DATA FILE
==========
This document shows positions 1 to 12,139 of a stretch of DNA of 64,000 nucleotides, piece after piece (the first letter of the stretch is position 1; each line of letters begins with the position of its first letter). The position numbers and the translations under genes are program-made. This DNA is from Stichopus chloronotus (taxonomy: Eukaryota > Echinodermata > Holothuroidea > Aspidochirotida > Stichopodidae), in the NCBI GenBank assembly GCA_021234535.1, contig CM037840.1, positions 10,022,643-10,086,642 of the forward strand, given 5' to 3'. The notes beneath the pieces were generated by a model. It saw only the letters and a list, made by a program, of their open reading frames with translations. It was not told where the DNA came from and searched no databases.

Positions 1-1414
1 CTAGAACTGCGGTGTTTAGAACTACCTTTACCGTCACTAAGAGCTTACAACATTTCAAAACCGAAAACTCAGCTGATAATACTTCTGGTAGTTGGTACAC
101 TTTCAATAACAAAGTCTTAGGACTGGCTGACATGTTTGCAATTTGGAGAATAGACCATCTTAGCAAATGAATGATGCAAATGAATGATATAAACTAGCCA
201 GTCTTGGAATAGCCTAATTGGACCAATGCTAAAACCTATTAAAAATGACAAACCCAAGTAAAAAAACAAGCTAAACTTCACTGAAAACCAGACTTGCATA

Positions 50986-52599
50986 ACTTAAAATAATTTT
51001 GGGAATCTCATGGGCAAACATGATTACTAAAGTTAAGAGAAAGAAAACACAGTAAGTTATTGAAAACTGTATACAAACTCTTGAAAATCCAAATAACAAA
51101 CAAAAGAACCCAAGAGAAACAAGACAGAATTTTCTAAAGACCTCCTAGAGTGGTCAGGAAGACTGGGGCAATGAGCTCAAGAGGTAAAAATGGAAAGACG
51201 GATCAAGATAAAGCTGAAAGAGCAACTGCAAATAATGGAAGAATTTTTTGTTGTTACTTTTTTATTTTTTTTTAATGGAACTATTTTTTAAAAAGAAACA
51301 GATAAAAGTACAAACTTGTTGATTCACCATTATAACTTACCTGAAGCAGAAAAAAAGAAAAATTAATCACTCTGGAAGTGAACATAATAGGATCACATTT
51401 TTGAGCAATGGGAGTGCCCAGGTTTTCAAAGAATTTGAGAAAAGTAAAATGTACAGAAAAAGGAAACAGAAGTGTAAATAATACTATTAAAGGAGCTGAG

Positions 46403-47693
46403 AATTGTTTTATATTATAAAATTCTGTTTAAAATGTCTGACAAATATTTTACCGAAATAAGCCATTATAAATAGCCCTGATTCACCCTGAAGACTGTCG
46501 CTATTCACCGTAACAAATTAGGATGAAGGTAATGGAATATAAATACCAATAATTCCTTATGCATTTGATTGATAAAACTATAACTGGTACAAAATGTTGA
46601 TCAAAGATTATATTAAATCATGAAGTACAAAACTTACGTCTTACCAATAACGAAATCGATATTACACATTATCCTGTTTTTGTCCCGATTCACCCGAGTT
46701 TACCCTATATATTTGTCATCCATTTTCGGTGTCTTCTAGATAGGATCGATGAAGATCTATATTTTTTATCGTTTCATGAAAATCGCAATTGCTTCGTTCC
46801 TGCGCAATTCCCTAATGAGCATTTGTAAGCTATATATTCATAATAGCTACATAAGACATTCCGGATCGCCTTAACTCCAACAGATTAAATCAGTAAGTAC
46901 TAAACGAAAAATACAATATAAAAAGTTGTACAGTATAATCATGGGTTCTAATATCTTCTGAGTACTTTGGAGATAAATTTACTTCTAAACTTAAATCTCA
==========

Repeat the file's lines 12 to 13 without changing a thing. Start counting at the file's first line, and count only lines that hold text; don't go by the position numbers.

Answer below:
51401 TTGAGCAATGGGAGTGCCCAGGTTTTCAAAGAATTTGAGAAAAGTAAAATGTACAGAAAAAGGAAACAGAAGTGTAAATAATACTATTAAAGGAGCTGAG

Positions 46403-47693